Subject: Re: Xpress-It

 

Scott,
You didn’t scare me off.   I believe that Brian will face many of the challenges you have faced.  Therefore, I’m very interested in what  you have to say.  I think I can learn a lot from you.  More importantly, you can help me prepare Brian for the life he will face. You made a very good point about not having someone following him around to switch out various pieces of equipment.  Tonight is the first time I’ve had a chance to write.   

Had a problem with the hinge on Brian’s dell and they sent someone out to fix it right away.  
Must say I was impressed by the service.  Still looking at buying another dell…but it’s expensive.  The school won’t buy it since they provide him with the same Sony Viao they issue every other student at the high school.  We haven’t used that computer in months….I just keep sending him in with his old Dell.  I want to try your software but to be honest I’m afraid to download it on the computer he uses for school every day.  He can’t afford to have any conflicts.   I asked the school for a "loaner" and they told me they didn’t have any extras.  Please be patient.   I will try it as soon as I get a new Dell or when school is out….whichever comes first.

I found your comments about the mom who referred to her child as "differently-abled" right on.  She is not doing her child any favors.   Brian’s doing well in 9th grade…but the friends he has are the ones from elementary school.  It’s been very difficult for him to make new friends in high school.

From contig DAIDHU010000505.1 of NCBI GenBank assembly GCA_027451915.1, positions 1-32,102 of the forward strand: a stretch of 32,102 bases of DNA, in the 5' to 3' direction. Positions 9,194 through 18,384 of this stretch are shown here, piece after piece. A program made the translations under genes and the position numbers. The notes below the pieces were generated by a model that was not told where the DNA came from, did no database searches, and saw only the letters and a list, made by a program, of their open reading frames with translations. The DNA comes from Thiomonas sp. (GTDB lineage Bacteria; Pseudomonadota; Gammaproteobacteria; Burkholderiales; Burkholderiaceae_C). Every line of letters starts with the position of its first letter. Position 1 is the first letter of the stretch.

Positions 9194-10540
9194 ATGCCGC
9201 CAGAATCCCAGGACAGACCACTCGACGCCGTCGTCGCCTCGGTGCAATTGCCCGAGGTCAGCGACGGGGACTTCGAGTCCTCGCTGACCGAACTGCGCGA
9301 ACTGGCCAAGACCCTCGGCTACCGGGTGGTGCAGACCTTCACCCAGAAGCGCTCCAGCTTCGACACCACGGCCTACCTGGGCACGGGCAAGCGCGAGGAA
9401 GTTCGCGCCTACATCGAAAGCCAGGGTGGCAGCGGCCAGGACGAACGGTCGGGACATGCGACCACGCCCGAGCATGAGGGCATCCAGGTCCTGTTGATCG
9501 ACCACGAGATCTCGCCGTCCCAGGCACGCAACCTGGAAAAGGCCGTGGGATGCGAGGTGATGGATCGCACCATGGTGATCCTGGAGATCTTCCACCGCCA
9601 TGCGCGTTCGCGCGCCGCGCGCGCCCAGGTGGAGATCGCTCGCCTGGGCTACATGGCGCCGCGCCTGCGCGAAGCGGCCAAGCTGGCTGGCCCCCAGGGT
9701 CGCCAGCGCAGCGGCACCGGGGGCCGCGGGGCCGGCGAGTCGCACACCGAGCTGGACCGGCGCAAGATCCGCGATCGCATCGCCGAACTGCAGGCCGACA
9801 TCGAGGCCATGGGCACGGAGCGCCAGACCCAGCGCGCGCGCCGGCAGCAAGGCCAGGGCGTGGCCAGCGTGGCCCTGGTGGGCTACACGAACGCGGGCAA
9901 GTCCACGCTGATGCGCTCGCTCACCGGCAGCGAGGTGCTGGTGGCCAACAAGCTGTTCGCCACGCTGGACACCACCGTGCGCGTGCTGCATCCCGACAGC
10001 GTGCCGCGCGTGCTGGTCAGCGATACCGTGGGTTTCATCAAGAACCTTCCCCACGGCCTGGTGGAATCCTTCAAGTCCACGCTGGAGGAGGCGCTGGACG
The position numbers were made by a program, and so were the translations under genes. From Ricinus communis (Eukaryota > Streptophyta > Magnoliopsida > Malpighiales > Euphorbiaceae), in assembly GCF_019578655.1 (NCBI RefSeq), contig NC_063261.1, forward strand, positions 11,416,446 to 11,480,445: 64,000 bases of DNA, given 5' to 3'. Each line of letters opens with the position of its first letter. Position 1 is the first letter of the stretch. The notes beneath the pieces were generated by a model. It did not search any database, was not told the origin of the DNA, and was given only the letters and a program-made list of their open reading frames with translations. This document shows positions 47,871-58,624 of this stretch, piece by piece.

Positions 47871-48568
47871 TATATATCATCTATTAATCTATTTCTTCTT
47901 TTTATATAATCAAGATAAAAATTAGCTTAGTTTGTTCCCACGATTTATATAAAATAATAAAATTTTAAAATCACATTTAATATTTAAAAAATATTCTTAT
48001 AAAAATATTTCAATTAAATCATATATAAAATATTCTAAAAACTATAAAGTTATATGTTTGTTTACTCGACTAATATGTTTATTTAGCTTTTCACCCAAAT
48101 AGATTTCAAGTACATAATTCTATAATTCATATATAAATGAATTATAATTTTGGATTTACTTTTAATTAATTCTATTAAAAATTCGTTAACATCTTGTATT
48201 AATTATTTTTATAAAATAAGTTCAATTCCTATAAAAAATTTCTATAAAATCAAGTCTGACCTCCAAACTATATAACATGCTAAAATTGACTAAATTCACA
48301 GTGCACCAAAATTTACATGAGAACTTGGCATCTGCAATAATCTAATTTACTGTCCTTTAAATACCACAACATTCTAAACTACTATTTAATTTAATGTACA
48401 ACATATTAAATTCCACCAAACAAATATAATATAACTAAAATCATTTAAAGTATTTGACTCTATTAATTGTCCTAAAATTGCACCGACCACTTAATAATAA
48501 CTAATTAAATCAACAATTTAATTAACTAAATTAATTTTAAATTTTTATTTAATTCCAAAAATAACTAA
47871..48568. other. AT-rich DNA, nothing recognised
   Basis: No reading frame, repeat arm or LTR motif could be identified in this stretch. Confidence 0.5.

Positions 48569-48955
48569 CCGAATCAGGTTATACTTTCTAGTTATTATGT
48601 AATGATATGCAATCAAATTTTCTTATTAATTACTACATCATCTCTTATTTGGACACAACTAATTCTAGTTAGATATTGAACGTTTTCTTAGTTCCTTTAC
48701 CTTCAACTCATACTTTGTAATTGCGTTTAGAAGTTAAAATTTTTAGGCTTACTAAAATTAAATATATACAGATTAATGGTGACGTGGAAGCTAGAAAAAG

Went to the orthopaedic surgeon yesterday for annual x-ray’s of his spine and hips.  Hips continue to be great…which is good news.  Several surgeons wanted to do derotational ostiotomies on him when he was 5 or 6 and we wouldn’t let them.  Turns out we were right….he didn’t need the surgery.   He does have some rotation in his spine…so we’ve got to keep an eye on that.  

Kids are off from school next week so we’re going to Florida.  My mom has a condo down there.  A week at the beach sounds great.  It’s going to be interesting.  It’s the first time we haven’t flown with his power chair.  The power chair is new and was very expensive.  I saw his old power chair on the belt two years ago.  Nearly had a heart attack.  It fell off the belt onto the ground.   They picked it up and threw it back on the belt.   I was shocked the chair even worked when we arrived.  His PT modified a manual chair and made a tray so he can use the computer, play station and gameboy.  

Got to go.   Will write soon.

Joyce

From: Scott Royall <royall@conchbbs.com>
Date: Thu, 29 Mar 2007 22:28:25 -0500
To: ‘joyce abrahamson’ <jabrahamson@optonline.net>
Subject: Xpress-It

 

Joyce,

Well, I¹m sorry if my tough words about disability in America scared you off. I am aware that no caring mother wants to be told her child is likely to have a difficult life. Yet, there are things that I wish my mother could¹ve known, because they would¹ve saved us from a lot of non-productive efforts recommended by well-intentioned professionals who didn¹t really understand my needs. I could simply have sold you a license for Xpress-It, and let you find out what else Brian might need for yourself. I rather doubt that would  lead to satisfied customers though. Don¹t you think so?

Scott